1) Read literary and cultural texts with discernment and comprehension and with an understanding of their conventions.
2) Draw on relevant cultural and/or historical information to situate texts within their cultural, political, and historical contexts.
3) Perform critical, formal analyses of literary texts, historical documents, and visual images.
4) Write focused, analytical essays in clear, grammatical prose.
5) Employ logic, creativity, and interpretive skills to produce original, persuasive arguments.
6) Employ primary and/or secondary sources, with proper acknowledgment and citation, as they contribute to a critical essay’s thesis.

 
How to Apply for the Course:

If you are interested in taking the class, please do the following:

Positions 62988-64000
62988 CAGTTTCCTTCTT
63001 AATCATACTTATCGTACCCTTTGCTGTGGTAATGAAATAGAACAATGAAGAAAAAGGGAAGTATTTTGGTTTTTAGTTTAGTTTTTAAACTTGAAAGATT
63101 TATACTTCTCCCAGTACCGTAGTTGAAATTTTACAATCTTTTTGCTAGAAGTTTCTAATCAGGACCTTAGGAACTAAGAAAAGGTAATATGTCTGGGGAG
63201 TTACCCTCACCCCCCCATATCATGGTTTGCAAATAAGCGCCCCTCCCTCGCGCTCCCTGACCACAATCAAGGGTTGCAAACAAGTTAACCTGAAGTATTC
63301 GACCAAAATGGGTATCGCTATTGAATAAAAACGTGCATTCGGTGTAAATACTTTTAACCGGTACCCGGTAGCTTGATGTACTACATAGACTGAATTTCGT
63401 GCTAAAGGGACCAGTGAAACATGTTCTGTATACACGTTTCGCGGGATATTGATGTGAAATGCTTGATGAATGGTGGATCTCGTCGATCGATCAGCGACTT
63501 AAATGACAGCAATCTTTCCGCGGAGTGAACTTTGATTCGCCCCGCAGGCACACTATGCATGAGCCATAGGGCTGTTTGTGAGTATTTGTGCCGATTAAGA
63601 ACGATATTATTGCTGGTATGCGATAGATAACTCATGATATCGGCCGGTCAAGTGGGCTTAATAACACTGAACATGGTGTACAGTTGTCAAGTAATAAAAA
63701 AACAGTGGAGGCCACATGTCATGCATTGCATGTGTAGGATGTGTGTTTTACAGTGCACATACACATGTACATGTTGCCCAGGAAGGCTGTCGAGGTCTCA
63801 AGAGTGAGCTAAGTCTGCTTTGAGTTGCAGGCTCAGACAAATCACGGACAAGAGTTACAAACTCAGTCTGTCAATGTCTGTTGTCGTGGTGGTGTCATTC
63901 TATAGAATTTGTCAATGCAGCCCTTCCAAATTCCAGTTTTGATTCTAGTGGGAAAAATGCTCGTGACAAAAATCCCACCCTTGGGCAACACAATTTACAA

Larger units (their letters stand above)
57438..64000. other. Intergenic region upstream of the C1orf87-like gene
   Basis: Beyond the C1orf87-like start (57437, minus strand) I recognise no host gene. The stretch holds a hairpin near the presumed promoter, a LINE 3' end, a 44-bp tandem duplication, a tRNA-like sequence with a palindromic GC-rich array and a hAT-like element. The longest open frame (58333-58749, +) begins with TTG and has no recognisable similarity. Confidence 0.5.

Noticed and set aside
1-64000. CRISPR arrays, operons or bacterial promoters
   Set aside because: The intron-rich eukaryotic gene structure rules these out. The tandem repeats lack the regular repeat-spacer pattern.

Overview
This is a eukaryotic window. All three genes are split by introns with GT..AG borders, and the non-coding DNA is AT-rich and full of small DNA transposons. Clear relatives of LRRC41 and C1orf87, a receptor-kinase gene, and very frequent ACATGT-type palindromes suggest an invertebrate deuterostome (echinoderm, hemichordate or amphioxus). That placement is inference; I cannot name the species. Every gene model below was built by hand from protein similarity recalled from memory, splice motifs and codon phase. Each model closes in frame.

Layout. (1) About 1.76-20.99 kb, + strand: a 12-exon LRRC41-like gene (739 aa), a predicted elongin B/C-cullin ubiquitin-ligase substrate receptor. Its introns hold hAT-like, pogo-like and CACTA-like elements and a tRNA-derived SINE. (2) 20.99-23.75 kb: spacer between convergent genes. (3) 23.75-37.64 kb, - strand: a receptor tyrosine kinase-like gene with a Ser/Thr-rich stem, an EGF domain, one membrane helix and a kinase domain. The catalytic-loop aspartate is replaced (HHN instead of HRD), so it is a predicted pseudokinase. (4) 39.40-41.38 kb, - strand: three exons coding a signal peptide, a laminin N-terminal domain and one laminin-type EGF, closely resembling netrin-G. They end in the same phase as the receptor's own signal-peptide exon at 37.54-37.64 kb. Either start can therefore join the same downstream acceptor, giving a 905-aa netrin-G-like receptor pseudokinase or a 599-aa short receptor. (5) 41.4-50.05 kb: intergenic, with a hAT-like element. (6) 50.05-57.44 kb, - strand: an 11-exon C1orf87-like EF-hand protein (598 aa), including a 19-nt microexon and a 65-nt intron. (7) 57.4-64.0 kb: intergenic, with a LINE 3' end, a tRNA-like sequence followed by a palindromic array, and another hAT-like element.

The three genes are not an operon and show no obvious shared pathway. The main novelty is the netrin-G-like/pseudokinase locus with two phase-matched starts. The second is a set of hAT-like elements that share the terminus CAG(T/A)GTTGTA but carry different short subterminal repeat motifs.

1. Copy and paste the application below from “Student Application” through all of the “Statement of Intent” into the body of an email.
2. Complete all the questions, and type your name and the date in the Statement of Intent. Please include “Student Application for Teen History Course” in the subject of your email.
3. Email the completed Student Application and Statement of Intent directly to me at jkdenne at aol dot com.
Note: All students under the age of 18 must include the name and signature of a parent or legal guardian on the application.

I will respond as soon as possible to all applications received by email.

I look forward to hearing from you.

Julia Denne

 

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STUDENT APPLICATION

Student Name and Age:
Student Email:
Parent Name (if under 18):
Parent Email (if under 18):

STATEMENT OF INTENT
I have read the course description and understand what this course will require from me. I further pledge to participate fully in the course, keeping up with required assignments and deadlines. The work I submit will be solely my own composition. Plagiarism is grounds for dismissal from the course with a failing grade. Even though I am submitting this electronically, I understand that my signature is still binding.
Student Name:
Date:
Parent (if under 18):
Date: